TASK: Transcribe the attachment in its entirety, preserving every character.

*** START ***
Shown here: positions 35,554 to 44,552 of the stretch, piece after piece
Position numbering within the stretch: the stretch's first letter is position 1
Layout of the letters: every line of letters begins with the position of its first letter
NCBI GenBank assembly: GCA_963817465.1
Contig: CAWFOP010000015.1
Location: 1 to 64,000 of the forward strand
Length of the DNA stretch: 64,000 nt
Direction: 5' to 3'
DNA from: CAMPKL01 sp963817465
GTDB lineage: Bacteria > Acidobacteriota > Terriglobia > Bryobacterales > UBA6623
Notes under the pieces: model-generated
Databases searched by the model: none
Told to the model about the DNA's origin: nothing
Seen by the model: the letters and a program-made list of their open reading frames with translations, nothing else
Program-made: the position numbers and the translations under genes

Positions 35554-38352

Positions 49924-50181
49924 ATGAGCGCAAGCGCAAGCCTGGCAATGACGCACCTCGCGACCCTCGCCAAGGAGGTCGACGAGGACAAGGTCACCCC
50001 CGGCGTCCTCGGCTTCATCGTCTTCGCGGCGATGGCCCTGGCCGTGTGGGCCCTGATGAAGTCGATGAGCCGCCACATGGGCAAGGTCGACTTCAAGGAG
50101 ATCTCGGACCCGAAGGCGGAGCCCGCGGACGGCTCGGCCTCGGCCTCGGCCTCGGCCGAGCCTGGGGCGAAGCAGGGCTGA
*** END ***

Shown here: positions 35,554 to 44,552 of the stretch, piece after piece
Position numbering within the stretch: the stretch's first letter is position 1
Layout of the letters: every line of letters begins with the position of its first letter
NCBI GenBank assembly: GCA_963817465.1
Contig: CAWFOP010000015.1
Location: 1 to 64,000 of the forward strand
Length of the DNA stretch: 64,000 nt
Direction: 5' to 3'
DNA from: CAMPKL01 sp963817465
GTDB lineage: Bacteria > Acidobacteriota > Terriglobia > Bryobacterales > UBA6623
Notes under the pieces: model-generated
Databases searched by the model: none
Told to the model about the DNA's origin: nothing
Seen by the model: the letters and a program-made list of their open reading frames with translations, nothing else
Program-made: the position numbers and the translations under genes

Positions 35554-38352

Positions 49924-50181
49924 ATGAGCGCAAGCGCAAGCCTGGCAATGACGCACCTCGCGACCCTCGCCAAGGAGGTCGACGAGGACAAGGTCACCCC
50001 CGGCGTCCTCGGCTTCATCGTCTTCGCGGCGATGGCCCTGGCCGTGTGGGCCCTGATGAAGTCGATGAGCCGCCACATGGGCAAGGTCGACTTCAAGGAG
50101 ATCTCGGACCCGAAGGCGGAGCCCGCGGACGGCTCGGCCTCGGCCTCGGCCTCGGCCGAGCCTGGGGCGAAGCAGGGCTGA